The object-oriented systems analysis and design methodology classification emerged in the mid- to late 1980s as businesses began to seriously consider object-oriented-programming languages for developing and implementing systems. Even though Simula,, is credited as being the first object-oriented language, popular object-oriented (or object-enabled/enhanced) languages such as Smalltalk, C++, Objective C, and Eiffel came into their own in the 1980s and Java was introduced by Sun Microsystems in mid-1995. Rather than follow the structured, deterministic, and sequential programming paradigm associated with languages such as COBOL, Fortran, C, Basic, PL/I, Ada, Algol and others, these languages follow the approach pioneered by Simula based on objects, attributes, responsibilities, and messages.

Bharati Vidyapeeths Institute of Computer Applications and Management, New Delhi-63, by Nitish Pathak

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CHARACTERISTICS OF AN OBJECT-ORIENTED METHODOLOGY 1. Objects 2. classes 3. Abstraction 4. Encapsulation or information hiding 5. Inheritance 6. Polymorphism 7. Message communication 8. Associations 9. Reuse

Bharati Vidyapeeths Institute of Computer Applications and Management, New Delhi-63, by Nitish Pathak

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Analysis
Begin with the Statement of Requirements and then view the Use Cases. The Use Case document has a Use Case Diagram and a series of flows of events, one for each use case. The analysis phase can be studied both in terms of the "big picture" and in terms of the details of the use cases.

Bharati Vidyapeeths Institute of Computer Applications and Management, New Delhi-63, by Nitish Pathak

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Bharati Vidyapeeths Institute of Computer Applications and Management, New Delhi-63, by Nitish Pathak

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Bharati Vidyapeeths Institute of Computer Applications and Management, New Delhi-63, by Nitish Pathak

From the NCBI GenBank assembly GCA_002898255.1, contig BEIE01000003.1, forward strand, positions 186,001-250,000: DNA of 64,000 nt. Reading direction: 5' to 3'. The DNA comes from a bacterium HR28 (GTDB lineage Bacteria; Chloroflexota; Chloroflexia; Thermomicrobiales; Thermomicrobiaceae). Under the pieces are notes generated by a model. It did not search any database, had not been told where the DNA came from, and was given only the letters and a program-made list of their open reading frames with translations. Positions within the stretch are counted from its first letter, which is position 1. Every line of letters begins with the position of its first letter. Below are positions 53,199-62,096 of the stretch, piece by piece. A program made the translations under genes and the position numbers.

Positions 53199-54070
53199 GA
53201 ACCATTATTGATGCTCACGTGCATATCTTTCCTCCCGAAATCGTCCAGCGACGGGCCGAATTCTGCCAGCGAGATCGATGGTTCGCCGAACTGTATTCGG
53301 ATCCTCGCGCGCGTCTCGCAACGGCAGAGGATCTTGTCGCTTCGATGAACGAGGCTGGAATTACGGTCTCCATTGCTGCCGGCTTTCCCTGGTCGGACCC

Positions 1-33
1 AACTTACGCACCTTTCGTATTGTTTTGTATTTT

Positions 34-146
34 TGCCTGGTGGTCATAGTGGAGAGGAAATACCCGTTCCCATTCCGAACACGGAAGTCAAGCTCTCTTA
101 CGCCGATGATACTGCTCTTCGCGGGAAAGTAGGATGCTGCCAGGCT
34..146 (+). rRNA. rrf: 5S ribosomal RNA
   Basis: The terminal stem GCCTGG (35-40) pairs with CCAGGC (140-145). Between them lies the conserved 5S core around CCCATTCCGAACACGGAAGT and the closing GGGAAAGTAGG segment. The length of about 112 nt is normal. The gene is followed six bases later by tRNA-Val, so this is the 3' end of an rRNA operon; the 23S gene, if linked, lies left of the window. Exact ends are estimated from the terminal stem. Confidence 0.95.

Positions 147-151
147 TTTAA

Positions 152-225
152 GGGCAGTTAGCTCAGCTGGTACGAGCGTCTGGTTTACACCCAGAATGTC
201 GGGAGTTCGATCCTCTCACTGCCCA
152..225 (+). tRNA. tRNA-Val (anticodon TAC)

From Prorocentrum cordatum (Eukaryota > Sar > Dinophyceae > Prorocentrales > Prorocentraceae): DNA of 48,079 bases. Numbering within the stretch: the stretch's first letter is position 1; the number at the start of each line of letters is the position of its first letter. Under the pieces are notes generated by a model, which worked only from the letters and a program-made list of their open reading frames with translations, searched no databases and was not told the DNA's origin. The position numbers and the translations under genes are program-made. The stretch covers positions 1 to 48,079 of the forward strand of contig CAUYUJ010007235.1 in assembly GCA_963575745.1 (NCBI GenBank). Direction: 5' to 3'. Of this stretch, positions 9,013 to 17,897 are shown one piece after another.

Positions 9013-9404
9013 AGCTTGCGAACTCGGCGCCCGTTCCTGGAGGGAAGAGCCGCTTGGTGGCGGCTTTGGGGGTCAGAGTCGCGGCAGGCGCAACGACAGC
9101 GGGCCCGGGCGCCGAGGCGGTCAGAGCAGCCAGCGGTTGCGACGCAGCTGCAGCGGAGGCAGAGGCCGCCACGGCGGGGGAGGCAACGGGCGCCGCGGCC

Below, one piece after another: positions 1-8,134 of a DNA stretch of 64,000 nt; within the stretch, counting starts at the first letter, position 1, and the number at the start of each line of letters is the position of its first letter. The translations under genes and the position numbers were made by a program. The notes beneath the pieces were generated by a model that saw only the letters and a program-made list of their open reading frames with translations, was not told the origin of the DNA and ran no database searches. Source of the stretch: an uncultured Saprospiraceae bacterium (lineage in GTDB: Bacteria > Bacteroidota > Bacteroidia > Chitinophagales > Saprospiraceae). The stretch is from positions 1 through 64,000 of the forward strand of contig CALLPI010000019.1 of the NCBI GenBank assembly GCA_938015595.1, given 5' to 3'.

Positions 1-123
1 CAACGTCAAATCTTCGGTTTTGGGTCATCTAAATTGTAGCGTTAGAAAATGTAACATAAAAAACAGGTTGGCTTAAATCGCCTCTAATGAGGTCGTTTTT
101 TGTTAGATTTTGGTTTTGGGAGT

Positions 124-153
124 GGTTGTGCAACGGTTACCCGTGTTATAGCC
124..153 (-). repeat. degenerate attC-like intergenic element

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Bharati Vidyapeeths Institute of Computer Applications and Management, New Delhi-63, by Nitish Pathak

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The Characteristics of ObjectOriented Design (OOD) The Use of Classes in OOD The use of Inheritance in OOD The Use of Polymorphism in OOD Creating a Class Diagram:

Bharati Vidyapeeths Institute of Computer Applications and Management, New Delhi-63, by Nitish Pathak

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Design process.
Having looked at the requirements/analysis documents, you can then study the design phase by viewing the CRC cards, the overall Class Diagram, and the Statechart and Interaction Diagrams. There is one CRC card for each class, incorporating all responsibilities of the class arising from all of the use cases, linked to from the icon for the class in either Class Diagram. The CRC cards were created by "walking through" each use case, assigning the responsibility for each task to some class. Note that there are CRC cards for classes that do not appear in the Analysis Class Diagram; the need for these classes became apparent as the other cards were being created.

Bharati Vidyapeeths Institute of Computer Applications and Management, New Delhi-63, by Nitish Pathak